Background. Intracellular bacterial pathogens depend on acquisition of iron for their success as pathogens. The host cell requires iron as an essential component for cellular functions that include innate immune defense mechanisms. The transferrin receptor TfR1 plays an important part for delivering iron to the host cell during infection. Its expression can be modulated by infection, but its essentiality for bacterial intracellular survival has not been directly investigated. Results. We identified two distinct iron-handling scenarios for two different bacterial pathogens. Francisella tularensis drives an active iron acquisition program via the TfR1 pathway program with induction of ferrireductase (Steap3), iron membrane transporter Dmt1, and iron regulatory proteins IRP1 and IRP2, which is associated with a sustained increase of the labile iron pool inside the macrophage. Expression of TfR1 is critical for Francisella's intracellular proliferation. This contrasts with infection of macrophages by wild-type Salmonella typhimurium, which does not require expression of TfR1 for successful intracellular survival. Macrophages infected with Salmonella lack significant induction of Dmt1, Steap3, and IRP1, and maintain their labile iron pool at normal levels. Conclusion. The distinction between two different phenotypes of iron utilization by intracellular pathogens will allow further characterization and understanding of host-cell iron metabolism and its modulation by intracellular bacteria.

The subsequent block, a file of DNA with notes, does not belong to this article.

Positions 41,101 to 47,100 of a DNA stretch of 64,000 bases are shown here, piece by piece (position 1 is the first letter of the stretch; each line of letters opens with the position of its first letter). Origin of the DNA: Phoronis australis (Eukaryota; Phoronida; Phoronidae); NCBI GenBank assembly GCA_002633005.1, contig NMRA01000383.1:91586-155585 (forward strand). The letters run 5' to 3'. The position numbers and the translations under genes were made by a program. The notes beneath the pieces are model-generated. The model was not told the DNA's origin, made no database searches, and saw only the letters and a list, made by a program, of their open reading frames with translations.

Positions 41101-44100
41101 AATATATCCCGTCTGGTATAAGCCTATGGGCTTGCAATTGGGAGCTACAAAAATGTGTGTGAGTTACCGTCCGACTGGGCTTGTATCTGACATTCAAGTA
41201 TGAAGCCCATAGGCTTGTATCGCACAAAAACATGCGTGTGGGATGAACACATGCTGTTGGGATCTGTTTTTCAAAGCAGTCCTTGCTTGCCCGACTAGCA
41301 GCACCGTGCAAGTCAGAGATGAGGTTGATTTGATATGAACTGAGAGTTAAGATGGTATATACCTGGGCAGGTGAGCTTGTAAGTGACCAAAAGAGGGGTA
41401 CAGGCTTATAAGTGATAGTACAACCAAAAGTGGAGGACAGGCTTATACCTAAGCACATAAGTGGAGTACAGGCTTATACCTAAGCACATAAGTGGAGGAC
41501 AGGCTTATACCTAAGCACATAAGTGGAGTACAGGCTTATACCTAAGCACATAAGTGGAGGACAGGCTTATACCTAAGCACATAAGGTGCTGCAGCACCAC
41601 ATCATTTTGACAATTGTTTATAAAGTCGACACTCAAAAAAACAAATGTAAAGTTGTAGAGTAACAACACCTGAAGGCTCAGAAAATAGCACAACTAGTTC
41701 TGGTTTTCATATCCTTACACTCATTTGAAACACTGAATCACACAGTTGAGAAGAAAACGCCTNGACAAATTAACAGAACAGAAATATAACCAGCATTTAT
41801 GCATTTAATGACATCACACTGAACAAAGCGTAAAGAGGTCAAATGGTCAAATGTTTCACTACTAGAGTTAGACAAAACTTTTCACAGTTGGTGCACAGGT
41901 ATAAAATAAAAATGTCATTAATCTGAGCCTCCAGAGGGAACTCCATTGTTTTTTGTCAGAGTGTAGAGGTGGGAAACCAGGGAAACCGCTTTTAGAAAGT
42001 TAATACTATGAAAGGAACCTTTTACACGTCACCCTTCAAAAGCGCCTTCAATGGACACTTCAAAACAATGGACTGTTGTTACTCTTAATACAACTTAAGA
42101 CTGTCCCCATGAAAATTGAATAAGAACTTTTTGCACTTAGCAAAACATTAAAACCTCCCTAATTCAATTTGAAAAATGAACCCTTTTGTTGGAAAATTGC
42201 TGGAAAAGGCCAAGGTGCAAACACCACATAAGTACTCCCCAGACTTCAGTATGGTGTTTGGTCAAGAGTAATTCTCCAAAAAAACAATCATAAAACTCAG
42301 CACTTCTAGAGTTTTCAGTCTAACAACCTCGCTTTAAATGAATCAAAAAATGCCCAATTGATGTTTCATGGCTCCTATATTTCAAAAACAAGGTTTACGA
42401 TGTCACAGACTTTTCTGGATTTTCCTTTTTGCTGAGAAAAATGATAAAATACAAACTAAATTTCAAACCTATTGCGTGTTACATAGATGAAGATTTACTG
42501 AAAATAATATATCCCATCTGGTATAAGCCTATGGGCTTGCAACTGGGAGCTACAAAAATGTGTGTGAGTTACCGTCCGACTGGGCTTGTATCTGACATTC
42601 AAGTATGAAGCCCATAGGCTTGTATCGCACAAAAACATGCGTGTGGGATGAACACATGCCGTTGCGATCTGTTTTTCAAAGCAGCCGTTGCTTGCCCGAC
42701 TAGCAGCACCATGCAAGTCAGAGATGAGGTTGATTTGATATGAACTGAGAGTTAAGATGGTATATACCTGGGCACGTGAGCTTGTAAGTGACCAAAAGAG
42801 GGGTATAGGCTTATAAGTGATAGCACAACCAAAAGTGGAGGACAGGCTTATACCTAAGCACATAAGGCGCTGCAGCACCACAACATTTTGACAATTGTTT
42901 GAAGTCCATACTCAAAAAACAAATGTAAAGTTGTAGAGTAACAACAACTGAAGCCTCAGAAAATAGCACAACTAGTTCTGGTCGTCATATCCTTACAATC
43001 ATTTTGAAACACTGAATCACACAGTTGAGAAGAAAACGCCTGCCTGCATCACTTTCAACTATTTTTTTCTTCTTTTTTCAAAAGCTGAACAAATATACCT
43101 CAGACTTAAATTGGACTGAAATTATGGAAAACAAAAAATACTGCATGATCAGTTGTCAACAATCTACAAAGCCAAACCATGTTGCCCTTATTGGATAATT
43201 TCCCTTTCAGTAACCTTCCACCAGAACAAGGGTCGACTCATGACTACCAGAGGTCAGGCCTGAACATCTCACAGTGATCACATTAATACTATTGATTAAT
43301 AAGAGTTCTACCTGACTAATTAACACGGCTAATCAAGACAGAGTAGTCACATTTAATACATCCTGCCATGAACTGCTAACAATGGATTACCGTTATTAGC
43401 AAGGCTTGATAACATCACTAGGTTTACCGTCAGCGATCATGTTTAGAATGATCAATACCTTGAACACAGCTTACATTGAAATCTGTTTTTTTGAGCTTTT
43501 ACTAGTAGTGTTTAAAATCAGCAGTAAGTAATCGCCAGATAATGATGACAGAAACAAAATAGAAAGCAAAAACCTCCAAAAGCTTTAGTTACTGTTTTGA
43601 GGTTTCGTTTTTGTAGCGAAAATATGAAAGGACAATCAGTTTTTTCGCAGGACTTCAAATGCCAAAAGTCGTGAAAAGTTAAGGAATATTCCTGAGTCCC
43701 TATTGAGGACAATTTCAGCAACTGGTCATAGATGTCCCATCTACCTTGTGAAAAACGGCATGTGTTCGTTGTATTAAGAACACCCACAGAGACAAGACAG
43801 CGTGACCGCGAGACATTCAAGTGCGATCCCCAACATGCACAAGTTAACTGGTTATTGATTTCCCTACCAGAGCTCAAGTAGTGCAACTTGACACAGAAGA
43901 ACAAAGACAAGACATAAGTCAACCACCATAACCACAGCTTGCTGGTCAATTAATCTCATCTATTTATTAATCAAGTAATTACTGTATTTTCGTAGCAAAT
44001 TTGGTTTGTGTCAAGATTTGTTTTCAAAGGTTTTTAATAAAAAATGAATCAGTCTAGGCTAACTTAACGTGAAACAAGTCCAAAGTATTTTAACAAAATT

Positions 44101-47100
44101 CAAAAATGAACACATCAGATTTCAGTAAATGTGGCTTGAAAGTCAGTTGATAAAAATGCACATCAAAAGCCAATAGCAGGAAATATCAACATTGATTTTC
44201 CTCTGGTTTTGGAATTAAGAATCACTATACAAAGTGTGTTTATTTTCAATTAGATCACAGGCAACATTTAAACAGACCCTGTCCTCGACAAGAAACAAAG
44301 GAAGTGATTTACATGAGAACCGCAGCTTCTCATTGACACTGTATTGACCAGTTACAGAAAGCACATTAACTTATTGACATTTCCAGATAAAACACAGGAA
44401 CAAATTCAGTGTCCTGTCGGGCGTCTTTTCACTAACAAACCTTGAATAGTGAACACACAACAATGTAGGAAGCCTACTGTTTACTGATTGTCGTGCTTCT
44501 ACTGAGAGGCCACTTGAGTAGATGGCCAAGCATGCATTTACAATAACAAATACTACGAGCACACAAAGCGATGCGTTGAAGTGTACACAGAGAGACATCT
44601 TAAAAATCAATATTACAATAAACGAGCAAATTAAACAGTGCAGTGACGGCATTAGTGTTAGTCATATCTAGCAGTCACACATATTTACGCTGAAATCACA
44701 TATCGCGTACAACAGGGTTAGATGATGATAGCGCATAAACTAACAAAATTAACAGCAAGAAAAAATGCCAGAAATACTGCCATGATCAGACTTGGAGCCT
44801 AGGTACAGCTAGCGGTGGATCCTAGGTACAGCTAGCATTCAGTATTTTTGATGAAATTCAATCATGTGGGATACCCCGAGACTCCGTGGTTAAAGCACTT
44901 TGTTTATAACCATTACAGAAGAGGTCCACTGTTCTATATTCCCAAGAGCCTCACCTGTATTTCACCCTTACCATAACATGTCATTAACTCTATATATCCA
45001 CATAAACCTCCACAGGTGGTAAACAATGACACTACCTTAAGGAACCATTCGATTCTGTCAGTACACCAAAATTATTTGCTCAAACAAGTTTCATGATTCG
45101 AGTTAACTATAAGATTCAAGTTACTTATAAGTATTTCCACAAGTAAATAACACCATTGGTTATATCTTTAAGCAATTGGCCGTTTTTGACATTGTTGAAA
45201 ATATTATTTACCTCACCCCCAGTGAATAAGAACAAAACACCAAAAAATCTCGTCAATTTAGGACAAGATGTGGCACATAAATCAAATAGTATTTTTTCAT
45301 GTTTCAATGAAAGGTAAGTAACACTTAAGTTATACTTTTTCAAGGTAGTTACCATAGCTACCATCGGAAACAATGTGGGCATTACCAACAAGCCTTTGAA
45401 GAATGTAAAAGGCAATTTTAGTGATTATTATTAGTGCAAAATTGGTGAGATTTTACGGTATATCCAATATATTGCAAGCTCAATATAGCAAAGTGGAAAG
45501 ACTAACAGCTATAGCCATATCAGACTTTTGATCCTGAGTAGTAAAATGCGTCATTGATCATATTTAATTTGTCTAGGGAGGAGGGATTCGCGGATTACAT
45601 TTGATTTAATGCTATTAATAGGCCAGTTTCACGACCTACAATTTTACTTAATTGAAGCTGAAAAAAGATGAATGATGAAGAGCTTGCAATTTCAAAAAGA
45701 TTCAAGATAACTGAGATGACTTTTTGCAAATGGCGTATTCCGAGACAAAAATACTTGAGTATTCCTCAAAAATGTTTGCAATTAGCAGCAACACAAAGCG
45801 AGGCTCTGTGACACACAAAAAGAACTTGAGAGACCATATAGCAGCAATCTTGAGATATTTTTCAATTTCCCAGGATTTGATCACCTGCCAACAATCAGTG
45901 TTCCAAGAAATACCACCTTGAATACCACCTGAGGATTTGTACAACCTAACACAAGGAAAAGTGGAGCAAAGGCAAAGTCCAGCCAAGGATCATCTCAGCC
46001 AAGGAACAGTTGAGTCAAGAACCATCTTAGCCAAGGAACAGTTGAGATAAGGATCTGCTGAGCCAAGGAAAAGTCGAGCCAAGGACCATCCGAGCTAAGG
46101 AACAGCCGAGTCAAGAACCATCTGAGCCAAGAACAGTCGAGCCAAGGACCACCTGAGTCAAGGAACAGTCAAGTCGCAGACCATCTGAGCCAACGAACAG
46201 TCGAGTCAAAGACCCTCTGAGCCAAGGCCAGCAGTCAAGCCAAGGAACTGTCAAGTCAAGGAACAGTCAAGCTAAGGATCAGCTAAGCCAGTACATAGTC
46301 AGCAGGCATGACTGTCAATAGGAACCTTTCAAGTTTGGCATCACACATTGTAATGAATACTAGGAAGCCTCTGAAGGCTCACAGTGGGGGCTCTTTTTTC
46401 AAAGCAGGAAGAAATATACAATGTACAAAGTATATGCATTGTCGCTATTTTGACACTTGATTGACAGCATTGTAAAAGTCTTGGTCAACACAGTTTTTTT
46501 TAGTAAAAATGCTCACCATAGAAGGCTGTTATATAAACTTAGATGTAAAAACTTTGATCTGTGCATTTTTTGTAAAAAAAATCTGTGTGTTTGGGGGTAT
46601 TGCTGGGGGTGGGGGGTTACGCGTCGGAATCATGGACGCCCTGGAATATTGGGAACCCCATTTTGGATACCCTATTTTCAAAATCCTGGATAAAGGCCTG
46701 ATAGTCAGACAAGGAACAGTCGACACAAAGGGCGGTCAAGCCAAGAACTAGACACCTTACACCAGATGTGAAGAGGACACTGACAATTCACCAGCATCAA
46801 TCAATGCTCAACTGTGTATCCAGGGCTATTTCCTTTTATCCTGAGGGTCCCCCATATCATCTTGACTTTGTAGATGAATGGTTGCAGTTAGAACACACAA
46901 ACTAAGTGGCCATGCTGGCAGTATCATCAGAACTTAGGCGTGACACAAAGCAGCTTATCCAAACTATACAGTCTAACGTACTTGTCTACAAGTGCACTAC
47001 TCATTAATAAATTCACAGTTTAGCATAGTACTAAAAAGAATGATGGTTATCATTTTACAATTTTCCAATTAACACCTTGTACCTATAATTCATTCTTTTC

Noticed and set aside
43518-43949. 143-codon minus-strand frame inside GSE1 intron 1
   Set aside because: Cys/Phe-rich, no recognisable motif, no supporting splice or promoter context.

|Original language||English (US)|
|State||Published - 2010|
ASJC Scopus subject areas
- Microbiology (medical)